I mentioned in yesterday's entry how I used an old version of Firefox and it looked exactly like the latest one. That looks like it'll change at some point. We're on Firefox 27.0.1, and a new interface could be included as soon as Firefox 29 (April 29, 2014 release). It's supposed to be touch-friendly, which generally means everything is gigantic, even if you have no touch interface. (See Windows 8/8.1 without a touch screen) I just think it's amusing that they're bringing out a new touch interface when touch events on websites don't work and it doesn't look like it's getting any closer to being fixed. The new interface breaks some add-ons (because they got rid of the add-on bar), so it wouldn't surprise me if certain add-ons I use now will be unusable in the future. (That happened before when they switched to their increment-major-version-number-every-
six-weeks development cycle. I had an "browser odometer" add-on that showed how many pages were loaded.) In addition, some buttons that were moveable (like forward and back buttons) are now locked in place. There's a weird menu button that brings up a popover that reminds me of something you'd see on iOS Safari. Of course, things can change between now and when it's released. After reading all about it, I wanted to try it for myself. It's available in Aurora (two versions ahead, so it's kinda like the alpha version), so that's what I got. It installs to a separate spot, so you can keep your regular Firefox. I made sure to create a separate profile to do all the testing because I don't want to mess up my regular Firefox profile.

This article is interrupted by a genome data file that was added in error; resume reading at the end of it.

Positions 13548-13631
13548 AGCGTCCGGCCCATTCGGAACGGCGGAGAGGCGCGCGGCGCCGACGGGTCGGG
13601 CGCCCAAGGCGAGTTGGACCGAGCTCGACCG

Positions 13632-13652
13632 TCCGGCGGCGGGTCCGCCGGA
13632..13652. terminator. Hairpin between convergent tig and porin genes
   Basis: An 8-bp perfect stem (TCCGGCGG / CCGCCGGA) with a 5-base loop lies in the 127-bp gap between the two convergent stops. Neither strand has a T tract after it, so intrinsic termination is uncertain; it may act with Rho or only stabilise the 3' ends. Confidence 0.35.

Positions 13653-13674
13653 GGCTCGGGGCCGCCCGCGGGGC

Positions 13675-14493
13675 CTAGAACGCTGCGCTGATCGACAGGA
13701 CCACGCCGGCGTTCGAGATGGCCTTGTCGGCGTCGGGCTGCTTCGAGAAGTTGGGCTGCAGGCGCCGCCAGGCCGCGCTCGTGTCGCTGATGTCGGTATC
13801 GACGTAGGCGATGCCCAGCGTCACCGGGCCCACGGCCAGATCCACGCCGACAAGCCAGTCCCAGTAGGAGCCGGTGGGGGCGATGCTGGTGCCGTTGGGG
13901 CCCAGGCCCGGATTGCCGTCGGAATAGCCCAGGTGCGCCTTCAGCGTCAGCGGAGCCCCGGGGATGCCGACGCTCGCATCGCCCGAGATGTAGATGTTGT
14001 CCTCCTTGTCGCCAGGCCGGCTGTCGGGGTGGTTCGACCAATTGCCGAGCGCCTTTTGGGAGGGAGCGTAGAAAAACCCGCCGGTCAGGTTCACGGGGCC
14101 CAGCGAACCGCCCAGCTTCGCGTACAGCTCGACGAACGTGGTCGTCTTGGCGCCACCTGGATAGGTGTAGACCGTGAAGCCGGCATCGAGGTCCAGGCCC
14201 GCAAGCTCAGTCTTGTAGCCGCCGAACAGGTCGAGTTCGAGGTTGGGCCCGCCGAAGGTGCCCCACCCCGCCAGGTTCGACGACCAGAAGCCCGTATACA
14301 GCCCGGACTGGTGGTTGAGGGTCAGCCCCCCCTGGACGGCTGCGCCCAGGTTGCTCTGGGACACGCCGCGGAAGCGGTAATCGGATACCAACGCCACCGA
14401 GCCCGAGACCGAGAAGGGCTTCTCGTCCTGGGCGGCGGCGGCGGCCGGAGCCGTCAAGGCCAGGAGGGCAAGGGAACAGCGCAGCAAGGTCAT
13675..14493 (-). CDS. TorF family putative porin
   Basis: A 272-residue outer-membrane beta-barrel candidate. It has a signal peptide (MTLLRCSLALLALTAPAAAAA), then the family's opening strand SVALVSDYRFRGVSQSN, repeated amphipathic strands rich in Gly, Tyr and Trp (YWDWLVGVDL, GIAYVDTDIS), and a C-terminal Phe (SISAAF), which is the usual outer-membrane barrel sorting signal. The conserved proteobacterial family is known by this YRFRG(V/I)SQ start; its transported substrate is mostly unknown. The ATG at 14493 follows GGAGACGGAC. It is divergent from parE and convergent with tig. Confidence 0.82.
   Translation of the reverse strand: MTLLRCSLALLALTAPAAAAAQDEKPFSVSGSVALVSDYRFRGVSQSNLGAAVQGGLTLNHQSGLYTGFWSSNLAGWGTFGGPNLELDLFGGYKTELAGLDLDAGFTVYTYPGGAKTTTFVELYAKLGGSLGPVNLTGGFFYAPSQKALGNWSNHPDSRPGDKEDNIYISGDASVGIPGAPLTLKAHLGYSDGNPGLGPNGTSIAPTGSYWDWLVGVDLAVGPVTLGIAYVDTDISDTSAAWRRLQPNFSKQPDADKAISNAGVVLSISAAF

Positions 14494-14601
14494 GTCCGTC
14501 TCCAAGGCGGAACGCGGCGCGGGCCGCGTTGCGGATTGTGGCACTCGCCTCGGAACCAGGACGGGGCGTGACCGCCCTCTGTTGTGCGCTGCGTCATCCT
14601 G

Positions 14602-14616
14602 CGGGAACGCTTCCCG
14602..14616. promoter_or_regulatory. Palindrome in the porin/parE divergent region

- The Aurora installer is nice. It gives you a haiku when it finishes downloading and starts installing.
- About an hour after downloading and installing it, there was already an update to install. Maybe I just had bad timing.
- One of the first things I had to do was install some add-ons that I use normally. All seemed to work without issue, though any add-on that tries to add itself to the now-removed add-on bar disappears into the nether until you use the customization to move it somewhere else. Without the add-on bar, that somewhere else is either the navigation bar (where the address bar is), the bookmark bar (which I ordinarily have hidden), or the menu (hidden until you click on it). See the next item.
- Without the add-on bar, the navigation bar gets cluttered very fast. I removed some of the default icons by using the customization option, but with all the add-ons, they took up a lot of space, squishing the address bar. I found I can put icons in the bookmark bar instead, but that seems like a kludgey solution. I don't even use the bookmark bar because it's faster to type part of the bookmark's name in the address bar. I ended up sticking some icons in that new menu, which made them 90x90 pixels instead of the previous 16x16 pixels, though at least they're hidden most of the time. I moved five add-on icons to the menu, and two others (the weather and one for downloading video) to the navigation bar. I have to get used to looking at the upper right corner of the window for my weather add-on versus the bottom right corner. The arrangement I finally went with is in the picture.